Leaders and experts speak highly of the ability to adapt; people who can adapt to changing situations have a growth mindset, rather than a fixed mindset, and can stay nimble in volatile times of change or uncertainty.
Sometimes, though, the only time we can develop those skills are in actual crisis situations. Adversity helps us develop and grow, to be sure, but if we’re in a learning mode, we might not be at our most effective.
Force ourselves into discomfort in good times.
- Explore a strange part of town or an unfamiliar city; do it without research or GPS.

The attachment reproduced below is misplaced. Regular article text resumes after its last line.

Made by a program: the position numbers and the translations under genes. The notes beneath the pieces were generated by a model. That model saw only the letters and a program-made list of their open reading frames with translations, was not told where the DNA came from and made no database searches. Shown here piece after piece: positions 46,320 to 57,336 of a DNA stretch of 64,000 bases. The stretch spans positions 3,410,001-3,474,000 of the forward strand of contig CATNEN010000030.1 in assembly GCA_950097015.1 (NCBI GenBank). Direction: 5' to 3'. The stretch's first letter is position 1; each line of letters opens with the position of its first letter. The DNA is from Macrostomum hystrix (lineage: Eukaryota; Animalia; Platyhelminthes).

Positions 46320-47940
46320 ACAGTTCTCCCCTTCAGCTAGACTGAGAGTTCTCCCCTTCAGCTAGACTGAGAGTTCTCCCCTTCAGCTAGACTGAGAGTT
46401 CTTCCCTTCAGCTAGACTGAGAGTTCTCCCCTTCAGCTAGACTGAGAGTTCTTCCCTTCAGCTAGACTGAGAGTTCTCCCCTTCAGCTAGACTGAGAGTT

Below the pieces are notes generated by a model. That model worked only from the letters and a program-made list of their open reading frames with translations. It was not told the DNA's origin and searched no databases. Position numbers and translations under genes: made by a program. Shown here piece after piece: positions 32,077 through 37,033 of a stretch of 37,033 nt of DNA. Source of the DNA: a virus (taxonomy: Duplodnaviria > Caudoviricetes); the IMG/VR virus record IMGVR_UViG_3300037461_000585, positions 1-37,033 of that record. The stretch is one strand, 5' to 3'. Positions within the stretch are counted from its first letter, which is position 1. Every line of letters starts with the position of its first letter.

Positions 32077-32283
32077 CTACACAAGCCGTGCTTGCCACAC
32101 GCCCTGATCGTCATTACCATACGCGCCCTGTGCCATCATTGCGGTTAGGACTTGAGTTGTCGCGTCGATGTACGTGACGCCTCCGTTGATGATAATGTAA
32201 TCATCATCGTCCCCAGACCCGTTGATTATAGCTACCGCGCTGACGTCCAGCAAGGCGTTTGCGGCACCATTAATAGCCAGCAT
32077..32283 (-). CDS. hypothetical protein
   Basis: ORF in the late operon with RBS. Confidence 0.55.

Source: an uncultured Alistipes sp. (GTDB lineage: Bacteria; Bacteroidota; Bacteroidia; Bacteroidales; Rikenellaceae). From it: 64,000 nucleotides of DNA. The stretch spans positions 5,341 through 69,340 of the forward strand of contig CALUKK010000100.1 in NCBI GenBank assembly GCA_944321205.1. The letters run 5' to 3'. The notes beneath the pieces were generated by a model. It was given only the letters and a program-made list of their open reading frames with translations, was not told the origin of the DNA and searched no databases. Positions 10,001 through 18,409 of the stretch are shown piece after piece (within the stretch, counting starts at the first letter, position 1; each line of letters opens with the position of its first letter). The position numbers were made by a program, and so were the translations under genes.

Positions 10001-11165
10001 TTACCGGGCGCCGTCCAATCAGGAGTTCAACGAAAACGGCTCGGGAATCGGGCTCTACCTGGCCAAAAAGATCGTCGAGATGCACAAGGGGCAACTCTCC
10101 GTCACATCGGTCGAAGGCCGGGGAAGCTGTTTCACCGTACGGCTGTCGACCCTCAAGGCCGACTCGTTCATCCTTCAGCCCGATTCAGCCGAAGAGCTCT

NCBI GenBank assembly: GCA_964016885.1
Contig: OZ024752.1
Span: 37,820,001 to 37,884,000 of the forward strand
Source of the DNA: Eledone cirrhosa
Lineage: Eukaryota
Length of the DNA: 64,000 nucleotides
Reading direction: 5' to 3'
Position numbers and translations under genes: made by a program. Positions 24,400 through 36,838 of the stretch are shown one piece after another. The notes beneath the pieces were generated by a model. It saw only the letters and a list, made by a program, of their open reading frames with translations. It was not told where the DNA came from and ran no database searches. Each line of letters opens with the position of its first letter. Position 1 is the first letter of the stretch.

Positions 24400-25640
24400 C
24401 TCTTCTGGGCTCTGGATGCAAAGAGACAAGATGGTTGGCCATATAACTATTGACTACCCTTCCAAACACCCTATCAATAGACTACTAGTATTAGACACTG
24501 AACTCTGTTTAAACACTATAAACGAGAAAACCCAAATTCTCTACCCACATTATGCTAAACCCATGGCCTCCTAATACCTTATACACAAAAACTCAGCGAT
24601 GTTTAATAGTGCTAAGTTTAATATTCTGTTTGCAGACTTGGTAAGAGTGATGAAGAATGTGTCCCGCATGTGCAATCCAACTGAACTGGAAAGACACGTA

- Use public transportation if you don’t normally.
- Schedule coffee with a colleague you don’t get along with and ask questions about their outlook.
- Take on a project that you usually delegate or avoid.
Unsure of what might make you uncomfortable? Ask a trusted friend, family member, or colleague these questions:
- “What do you see me avoid doing in order to stay comfortable?”
- “What’s something I should do or explore to push me out of my comfort zone?”
I’m willing to bet they’ll have some crazy answers that you can’t predict. Let them influence and push you out of your bubble of security.
By leaning into discomfort when times are good, you can be more effective when they’re not. Give it a shot.